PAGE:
The present invention also uses an electron, gamma, X-ray or bremsstrahlung source which can provide a continuous constant dose rate. A beam consisting of high intensity short pulses separated by time periods long relative to the pulse width but producing the same time-averaged dose rate as a continuous beam is much less efficient in producing the oxidation (followed by molecular weight decrease), and more efficient in causing parasitic reactions such as dismutation, or reactions such as cross-linking which tend to increase the molecular weight. A continuous source of electrons or high energy photons is required in the invention in order to maximize the probability for a hydrocarbon molecule converted by the electron source to a free radical to react with the scavenger oxygen or ozone moiety (and undergo chain degradation) relative to the probability that the radicals react to terminate the reaction by dismutation or, even worse, cross-linking. Electron beams produced by linear accelerators, which are commonly used in the art (see Mirkin et al. 2003, Ibid; Zaykin et al., 2004, Ibid) for processing of petroleum products provide the electron bean in pulses, (see Zavyalov et al., pp. 1-3, presented at the XVI International Workshop on Charged Particle Linear Accelerators, Alushta, Crimea, Ukraine, 1999), emit narrow, intense pulsed (for example, a pulse width of 1 μsec), with pulses spaced 1 msec apart. The pulsing creates a tendency for each cleaved hydrocarbon moiety to form cross linked molecules with other hydrocarbon molecules, thus providing polymerization of longer hydrocarbon, rather than the desired shorter molecules.

Although there is a substantial body of literature describing the irradiation of petroleum to form lower molecular weight fractions, such technologies have been confined to oils that (1) are aromatic in character and involve (2) high temperatures (>250 degrees Celsius) and (3) high time-averaged absorbed dose rates (>100,000 gray per hour). In contrast, the subject invention applies to the radiation-induced degradation of aliphatic hydrocarbon oils which is favored by low temperatures, low dose rates and the presence of additives such as oxygen and ozone.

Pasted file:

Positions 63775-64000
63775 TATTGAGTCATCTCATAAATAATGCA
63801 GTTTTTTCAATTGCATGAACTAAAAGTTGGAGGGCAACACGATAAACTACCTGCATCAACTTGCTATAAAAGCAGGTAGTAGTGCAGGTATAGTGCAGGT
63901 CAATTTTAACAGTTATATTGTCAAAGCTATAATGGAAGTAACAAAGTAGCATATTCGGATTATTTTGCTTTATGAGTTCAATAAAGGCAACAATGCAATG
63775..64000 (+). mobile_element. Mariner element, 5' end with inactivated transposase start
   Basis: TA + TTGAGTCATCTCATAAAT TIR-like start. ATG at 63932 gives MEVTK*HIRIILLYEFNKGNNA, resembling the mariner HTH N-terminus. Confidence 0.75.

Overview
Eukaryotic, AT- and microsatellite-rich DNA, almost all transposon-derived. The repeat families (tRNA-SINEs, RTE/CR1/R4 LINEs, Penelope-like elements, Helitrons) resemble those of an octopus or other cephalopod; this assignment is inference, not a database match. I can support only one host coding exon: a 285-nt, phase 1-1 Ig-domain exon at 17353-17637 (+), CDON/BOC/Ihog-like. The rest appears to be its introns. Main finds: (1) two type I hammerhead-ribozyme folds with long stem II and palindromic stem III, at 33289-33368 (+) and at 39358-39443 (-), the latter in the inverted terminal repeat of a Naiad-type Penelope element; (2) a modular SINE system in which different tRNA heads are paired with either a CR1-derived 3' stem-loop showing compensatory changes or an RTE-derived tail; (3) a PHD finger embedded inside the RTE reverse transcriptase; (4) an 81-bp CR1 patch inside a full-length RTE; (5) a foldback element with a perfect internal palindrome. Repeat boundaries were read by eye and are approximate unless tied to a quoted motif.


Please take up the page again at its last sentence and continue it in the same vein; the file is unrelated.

The present invention is meant to enhance oxidation and scission of products with a higher efficiency and a higher yield of lower molecular weight products. The process of the invention involves a dose rate of 0.0005-10 kGy/s with no more than 30 kGy dose, achievable using a gamma source (60Co), a low energy electron machine, or bremsstrahlung from a high energy electron machine; a temperature range of 50-250° C.; and the introduction of oxygen (air) or ozone as a free radical scavenger (and additional additives) into the oil mixture prior to irradiation. The temperature can be in the range of 50-100° C., 50-200° C., 50-150° C., 75-10° C., 75-150° C., 75-200° C., 75-250° C., 100-200° C., 100-250° C., 150-200° C., 150-250 or 200-250° C.

The basis for the invention is the known radiation-induced degradation of aliphatic hydrocarbon polymers such as polyethylene and paraffins. Irradiation of polyethylene and paraffins at high dose rates (and even in the presence of oxygen) induces cross-links leading to higher molecular weight, gel formation and enhanced mechanical properties. (Seguchi et al., Rad. Phys. Chem., 37:29-35, 1991; Tabata, Y. ACS Symposium Series, 475:31-43, 1991; Seguchi, T., ACS Symposium Series, 475; 442-456, 1991; Seguchi et al., Rad. Phys. Chem. 37(1):141-146, 1991)